There's no mystery about why Stieg Larsson's three Millennium novels have sold some 40-million copies worldwide. The late author's anti-corporate politics and stern feminism must resonate with many readers, especially in Europe, and his juicy genre plot trappings—murder, sex, conspiracy, revenge, and, what the hey, vintage Nazis, too—are certainly an even bigger draw. But what's really catapulted this sprawling trilogy onto the misty heights of international bestseller-dom is its unforgettable central character—the bisexual psycho-punk cyber sleuth Lisbeth Salander, girl of our twistiest dreams.
Noomi Rapace, the actress who plays Salander in the three Swedish films made from Larsson's books—The Girl with the Dragon Tattoo, The Girl Who Played with Fire, and The Girl Who Kicked the Hornet's Nest—is uniquely effective in the role. She's wiry, guarded, and entirely iconic, and it's hard to imagine anyone else playing the part. (We wish Rooney Mara well in David Fincher's English-language remake of the first film, currently underway.) Rapace, with her deadpan stare and flat-black thatch of goth-girl hair, easily carries all three movies; but like the books on which they're based, the films are of variable quality. Dragon Tattoo, released here earlier this year, offered the unrepeatable thrill of introducing Salander in full kick-ass form, although the story was so crowded with contending characters that you missed the scorecard to which your tickets should surely have been affixed. It was a terrific beginning, though.
The next two pictures, however, put into production before receipts from the surprise-hit opener came pouring in, were shot for Swedish television, with a new director, Daniel Alfredson, taking over the mini-franchise from Niels Arden Oplev. Salander was more central to The Girl Who Played with Fire, which opened here last summer: We were drawn deeper into the brutal childhood trauma that consigned her to a mental institution, and Rapace remained a gripping presence. But the movie felt like a TV rush job, trashy-looking and awkwardly-made, and it didn't seem to bode well for the concluding installment.
So it's a happy surprise that The Girl Who Kicked the Hornet's Nest is such a rousing wrap-up. The movie is a straight-ahead thriller, filled with corruption, perversity, and smash-bang action scenes, and it almost—although not quite—justifies its two-and-a-half-hour runtime. It opens (need I say "spoiler alert" here?) where the last film left off, with the bullet-riddled Salander being airlifted away to a hospital after having taken an axe to the vicious Russian Cold War spook Zalachenko (Georgi Staykov), who, adepts will recall, is actually her detestable father. The diminutive avenger is now in a classically tight spot, unjustly accused of murder, menaced by a sicko shrink who wants to put her back in the bin, and targeted for termination by Zalachenko's shadowy controllers in the Swedish intelligence service. And still lurching about around the edges of the action is the murderous goon Niedermann (Mikael Spreitz), who's most unfavorably disposed toward Salander himself.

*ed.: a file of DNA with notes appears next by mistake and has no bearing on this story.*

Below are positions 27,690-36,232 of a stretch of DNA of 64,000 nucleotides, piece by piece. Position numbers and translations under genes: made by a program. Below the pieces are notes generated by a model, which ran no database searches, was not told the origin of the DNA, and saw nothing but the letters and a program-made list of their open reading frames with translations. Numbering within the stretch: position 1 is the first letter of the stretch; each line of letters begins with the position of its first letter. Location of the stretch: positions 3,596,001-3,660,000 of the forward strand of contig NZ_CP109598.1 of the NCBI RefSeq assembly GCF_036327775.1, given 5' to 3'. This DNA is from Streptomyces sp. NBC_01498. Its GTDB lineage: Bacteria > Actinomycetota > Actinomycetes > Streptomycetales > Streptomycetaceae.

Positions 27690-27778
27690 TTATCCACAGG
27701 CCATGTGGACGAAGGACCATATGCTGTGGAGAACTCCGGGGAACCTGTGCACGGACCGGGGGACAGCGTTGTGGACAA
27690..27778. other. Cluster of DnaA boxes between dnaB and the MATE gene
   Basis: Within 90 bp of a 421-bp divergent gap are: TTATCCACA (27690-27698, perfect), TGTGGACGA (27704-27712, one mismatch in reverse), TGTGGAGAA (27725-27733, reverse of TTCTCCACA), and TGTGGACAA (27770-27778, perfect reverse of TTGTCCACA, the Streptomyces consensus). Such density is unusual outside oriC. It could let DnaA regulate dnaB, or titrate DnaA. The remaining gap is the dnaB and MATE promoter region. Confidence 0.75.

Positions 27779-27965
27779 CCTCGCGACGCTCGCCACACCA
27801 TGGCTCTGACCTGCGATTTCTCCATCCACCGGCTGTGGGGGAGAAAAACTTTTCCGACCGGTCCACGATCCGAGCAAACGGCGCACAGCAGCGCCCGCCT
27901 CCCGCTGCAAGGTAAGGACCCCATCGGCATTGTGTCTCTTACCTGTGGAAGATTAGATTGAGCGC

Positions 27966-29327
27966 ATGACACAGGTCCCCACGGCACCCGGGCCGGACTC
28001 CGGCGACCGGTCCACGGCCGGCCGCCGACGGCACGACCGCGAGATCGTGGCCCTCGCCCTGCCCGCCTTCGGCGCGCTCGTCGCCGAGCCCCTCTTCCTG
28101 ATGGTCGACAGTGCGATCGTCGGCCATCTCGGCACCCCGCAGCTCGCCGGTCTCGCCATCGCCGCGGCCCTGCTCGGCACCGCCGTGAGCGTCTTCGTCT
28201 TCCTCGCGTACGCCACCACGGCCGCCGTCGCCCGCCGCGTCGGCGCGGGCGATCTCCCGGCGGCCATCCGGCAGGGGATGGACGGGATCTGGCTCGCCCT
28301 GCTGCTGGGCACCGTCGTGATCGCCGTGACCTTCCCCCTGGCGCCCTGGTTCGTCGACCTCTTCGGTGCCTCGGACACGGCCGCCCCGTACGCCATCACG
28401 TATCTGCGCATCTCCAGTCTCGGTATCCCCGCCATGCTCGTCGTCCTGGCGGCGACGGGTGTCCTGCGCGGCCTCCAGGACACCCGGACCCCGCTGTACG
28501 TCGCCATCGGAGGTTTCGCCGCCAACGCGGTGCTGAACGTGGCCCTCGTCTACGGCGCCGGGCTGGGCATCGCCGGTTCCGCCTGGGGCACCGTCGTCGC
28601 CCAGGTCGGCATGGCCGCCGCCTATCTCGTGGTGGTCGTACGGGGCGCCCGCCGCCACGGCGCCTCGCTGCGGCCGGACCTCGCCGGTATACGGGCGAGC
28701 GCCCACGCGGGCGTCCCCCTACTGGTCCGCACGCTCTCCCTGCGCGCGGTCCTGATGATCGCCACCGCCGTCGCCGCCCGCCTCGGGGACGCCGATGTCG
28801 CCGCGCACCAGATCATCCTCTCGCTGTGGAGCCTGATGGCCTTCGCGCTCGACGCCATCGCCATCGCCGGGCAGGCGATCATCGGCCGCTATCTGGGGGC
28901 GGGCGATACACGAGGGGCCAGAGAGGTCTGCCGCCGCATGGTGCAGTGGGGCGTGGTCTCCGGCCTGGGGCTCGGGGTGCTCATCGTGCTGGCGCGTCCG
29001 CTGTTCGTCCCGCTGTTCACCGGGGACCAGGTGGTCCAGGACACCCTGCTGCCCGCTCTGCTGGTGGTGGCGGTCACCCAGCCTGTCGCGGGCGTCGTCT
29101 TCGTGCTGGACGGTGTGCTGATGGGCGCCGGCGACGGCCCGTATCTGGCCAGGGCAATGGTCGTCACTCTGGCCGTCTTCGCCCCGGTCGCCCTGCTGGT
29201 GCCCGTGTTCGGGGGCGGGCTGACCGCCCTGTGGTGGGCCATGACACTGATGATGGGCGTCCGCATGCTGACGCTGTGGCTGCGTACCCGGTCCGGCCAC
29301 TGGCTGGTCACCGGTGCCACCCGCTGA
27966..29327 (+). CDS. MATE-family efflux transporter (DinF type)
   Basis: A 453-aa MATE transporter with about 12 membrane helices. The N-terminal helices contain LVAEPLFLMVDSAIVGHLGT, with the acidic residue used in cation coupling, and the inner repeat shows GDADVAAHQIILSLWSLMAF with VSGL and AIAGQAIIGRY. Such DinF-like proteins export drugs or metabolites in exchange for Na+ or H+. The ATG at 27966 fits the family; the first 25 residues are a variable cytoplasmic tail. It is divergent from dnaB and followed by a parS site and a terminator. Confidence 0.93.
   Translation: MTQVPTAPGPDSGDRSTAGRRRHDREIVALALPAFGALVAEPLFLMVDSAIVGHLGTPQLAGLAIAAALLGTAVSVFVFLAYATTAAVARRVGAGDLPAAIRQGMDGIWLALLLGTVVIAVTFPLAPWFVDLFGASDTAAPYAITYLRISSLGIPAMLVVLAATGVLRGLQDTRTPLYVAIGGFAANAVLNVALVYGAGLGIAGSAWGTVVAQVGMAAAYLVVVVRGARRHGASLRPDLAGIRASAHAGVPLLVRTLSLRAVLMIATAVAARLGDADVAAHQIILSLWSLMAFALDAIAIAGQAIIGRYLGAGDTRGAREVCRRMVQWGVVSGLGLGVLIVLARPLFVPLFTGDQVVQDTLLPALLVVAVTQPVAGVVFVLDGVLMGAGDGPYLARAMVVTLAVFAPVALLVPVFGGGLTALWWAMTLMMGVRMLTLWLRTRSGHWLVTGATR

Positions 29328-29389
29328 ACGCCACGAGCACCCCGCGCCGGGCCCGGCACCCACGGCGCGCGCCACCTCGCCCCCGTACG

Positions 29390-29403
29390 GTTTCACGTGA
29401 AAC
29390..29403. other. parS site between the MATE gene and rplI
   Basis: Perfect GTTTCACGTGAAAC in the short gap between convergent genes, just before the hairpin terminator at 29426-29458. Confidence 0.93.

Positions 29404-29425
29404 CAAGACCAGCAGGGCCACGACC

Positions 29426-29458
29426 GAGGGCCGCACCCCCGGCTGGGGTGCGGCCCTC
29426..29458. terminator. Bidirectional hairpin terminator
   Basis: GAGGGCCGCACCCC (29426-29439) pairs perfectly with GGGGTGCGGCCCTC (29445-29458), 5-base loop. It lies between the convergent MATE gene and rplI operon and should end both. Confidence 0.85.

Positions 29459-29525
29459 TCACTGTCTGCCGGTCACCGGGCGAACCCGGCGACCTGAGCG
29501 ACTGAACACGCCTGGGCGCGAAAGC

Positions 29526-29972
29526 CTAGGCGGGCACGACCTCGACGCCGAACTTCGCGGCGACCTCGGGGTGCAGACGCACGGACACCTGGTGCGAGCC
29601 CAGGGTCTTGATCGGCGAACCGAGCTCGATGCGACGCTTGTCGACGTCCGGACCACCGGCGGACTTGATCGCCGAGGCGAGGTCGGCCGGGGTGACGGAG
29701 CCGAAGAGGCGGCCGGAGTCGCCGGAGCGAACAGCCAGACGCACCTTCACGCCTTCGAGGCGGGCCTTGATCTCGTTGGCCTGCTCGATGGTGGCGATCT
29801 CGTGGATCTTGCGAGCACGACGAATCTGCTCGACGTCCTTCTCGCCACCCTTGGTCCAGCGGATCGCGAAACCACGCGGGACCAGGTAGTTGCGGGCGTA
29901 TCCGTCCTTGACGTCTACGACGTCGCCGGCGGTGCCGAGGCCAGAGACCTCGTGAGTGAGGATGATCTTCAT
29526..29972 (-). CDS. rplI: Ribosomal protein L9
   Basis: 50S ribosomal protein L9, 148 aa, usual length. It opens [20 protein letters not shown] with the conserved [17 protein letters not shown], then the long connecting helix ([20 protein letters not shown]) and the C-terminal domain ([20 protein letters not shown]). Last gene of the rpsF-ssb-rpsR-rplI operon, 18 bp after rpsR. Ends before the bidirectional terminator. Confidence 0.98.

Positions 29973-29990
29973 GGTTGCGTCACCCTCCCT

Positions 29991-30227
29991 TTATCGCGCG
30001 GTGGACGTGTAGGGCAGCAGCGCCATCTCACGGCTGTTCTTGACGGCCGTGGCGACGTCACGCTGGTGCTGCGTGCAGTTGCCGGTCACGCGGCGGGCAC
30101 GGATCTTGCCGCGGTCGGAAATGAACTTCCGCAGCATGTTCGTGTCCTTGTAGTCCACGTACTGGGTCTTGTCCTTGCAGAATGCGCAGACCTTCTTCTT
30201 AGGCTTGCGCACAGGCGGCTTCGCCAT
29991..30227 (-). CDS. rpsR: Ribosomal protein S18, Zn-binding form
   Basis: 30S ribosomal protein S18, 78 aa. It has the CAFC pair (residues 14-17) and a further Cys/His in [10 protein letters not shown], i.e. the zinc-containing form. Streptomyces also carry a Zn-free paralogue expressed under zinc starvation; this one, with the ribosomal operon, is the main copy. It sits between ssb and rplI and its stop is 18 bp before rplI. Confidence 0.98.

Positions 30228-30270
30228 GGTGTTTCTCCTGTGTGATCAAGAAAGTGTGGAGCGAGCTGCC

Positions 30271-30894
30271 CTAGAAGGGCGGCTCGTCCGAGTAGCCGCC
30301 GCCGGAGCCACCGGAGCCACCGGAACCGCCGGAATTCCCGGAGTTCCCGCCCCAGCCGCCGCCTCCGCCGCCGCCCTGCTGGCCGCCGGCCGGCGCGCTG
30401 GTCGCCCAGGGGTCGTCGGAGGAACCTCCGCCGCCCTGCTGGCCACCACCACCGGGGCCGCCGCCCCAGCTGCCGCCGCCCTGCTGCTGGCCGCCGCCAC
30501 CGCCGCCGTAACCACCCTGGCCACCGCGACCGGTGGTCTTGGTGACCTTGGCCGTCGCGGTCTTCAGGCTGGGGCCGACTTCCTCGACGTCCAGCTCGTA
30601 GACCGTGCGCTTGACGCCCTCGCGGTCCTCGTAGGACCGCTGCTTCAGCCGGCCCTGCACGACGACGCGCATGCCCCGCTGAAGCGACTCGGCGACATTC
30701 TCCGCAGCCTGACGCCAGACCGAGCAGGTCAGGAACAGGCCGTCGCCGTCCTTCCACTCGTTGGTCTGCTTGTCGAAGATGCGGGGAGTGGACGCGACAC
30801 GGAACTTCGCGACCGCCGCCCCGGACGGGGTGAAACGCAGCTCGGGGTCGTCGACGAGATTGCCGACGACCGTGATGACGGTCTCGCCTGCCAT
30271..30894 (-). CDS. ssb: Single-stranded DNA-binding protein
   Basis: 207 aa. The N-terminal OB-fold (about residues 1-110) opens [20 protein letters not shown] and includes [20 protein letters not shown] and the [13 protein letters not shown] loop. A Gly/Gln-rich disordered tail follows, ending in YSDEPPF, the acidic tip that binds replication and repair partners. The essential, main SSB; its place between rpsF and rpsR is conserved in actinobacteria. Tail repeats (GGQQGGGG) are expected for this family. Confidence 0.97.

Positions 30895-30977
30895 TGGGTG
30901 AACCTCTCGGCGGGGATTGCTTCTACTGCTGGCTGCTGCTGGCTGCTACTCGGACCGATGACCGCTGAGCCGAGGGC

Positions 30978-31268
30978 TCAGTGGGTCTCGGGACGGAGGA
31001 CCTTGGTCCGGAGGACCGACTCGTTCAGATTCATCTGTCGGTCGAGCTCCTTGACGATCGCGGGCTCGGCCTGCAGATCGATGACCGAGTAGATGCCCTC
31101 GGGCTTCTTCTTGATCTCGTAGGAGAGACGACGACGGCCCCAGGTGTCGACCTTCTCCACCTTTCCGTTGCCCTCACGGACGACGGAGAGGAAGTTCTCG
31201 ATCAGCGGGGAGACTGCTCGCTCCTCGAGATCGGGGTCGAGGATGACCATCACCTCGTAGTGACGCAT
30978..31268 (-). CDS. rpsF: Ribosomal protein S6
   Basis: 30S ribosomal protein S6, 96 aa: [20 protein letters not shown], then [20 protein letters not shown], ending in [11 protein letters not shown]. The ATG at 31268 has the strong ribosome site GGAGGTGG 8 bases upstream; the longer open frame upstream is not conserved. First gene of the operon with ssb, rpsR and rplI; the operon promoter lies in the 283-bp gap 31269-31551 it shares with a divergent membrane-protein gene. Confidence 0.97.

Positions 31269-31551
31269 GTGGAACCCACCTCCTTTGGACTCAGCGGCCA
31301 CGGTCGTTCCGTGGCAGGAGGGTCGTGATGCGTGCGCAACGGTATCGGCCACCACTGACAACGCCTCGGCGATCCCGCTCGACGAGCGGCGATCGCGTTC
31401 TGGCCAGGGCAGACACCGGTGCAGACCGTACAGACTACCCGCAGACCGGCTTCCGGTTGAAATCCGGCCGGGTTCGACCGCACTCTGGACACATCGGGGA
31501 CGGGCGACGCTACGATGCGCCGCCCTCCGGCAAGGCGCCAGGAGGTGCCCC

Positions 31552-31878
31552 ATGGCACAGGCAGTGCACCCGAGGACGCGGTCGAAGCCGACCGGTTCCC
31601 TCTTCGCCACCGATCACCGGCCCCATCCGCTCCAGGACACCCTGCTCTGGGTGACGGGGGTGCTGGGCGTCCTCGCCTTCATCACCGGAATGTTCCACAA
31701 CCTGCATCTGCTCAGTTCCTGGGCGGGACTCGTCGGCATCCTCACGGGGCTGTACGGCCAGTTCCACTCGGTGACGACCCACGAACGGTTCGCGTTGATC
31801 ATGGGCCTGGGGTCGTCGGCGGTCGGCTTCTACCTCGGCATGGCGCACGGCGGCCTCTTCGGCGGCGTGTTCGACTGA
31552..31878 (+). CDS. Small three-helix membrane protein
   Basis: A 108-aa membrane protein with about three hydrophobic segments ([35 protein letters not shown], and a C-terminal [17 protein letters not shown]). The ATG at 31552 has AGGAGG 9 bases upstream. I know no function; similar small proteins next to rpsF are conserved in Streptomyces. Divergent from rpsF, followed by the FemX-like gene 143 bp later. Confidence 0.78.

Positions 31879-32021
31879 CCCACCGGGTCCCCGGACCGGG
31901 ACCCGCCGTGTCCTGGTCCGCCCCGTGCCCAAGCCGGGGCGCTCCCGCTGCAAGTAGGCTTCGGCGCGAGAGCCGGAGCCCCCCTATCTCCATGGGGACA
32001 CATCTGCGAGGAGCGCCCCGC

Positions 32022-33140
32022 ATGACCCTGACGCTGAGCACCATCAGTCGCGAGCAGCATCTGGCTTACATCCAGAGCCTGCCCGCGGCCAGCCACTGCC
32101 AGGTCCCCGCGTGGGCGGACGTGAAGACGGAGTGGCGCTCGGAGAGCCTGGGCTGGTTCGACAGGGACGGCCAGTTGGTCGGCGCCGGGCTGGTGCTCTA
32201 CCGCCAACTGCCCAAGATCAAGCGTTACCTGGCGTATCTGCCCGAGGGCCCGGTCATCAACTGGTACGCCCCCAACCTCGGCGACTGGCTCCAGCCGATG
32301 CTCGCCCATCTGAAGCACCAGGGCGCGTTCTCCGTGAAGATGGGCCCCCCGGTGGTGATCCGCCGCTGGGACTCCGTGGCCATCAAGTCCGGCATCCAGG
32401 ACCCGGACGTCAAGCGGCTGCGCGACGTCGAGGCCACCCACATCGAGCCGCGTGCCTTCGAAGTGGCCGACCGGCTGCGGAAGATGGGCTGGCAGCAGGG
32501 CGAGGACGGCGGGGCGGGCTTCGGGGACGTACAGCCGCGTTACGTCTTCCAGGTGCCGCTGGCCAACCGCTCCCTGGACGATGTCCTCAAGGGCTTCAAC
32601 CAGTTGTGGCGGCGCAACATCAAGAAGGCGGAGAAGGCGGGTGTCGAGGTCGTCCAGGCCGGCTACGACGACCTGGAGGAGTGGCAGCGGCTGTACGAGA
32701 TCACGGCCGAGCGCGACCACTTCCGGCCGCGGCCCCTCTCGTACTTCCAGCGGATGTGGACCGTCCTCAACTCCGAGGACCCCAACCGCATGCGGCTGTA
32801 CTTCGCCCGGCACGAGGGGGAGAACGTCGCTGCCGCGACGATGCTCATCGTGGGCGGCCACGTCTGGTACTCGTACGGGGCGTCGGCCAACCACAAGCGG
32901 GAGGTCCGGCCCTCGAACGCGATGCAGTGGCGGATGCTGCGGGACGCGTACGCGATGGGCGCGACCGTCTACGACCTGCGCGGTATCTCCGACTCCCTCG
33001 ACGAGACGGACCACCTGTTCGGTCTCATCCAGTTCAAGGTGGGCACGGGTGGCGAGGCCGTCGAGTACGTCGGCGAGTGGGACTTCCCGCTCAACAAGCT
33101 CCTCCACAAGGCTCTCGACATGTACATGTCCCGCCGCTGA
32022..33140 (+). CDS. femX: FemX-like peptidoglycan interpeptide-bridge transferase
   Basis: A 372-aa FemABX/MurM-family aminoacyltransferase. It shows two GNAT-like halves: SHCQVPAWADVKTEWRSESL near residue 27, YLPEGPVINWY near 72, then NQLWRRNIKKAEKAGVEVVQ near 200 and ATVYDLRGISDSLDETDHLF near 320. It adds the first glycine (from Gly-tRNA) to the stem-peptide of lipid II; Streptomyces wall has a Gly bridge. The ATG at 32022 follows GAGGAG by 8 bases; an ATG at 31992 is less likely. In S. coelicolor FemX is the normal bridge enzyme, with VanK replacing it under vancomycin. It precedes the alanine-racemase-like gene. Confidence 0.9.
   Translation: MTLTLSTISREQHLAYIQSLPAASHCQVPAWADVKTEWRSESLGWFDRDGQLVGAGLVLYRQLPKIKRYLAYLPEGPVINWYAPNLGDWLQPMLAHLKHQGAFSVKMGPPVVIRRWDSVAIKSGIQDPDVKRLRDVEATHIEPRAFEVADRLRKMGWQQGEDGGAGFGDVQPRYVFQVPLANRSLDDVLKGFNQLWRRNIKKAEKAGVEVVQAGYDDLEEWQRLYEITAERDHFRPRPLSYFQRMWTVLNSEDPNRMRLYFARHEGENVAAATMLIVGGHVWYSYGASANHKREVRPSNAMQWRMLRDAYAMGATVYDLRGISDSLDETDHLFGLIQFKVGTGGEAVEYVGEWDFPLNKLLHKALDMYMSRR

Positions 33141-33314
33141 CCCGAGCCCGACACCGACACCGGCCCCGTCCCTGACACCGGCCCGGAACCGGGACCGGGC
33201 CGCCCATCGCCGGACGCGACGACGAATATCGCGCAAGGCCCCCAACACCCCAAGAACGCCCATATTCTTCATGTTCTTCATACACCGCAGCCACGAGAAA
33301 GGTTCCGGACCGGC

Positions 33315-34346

Fortunately, her quasi-partner and protector, the crusading journalist Mikael Blomkvist (Michael Nykvist), is determined to clear Salander by publishing her alarming life story—filled with appalling sexual abuse and dark political chicanery—in a special issue of his investigative magazine, Millennium. This further inflames the intelligence heavies, and soon the story grows thick with deadly assassins, bent medicos, excitable bikers, a considerable amount of courtroom cat-and-mousery (and lamentably talky hospital interludes), and a heavy-duty nail gun that's put to startlingly inventive use.
It's fitting that this final Salander movie doesn't end in a burst of sunny transformation and high fives all around. The conclusion does, however, leave open the possibility of a sequel, and one can imagine the temptation of cutting Salander loose from Larsson's books and launching her into a series of unrelated films in Bondian perpetuity. This seems unlikely to happen, though. Rapace has already been cast in Guy Ritchie's Sherlock Holmes sequel, and there are mumblings of her possible involvement in Ridley Scott's Alien prequel. The actress is moving on. The character, now headed for Hollywood, may not be so lucky.
Kurt Loder is a writer, among other things, embedded in New York.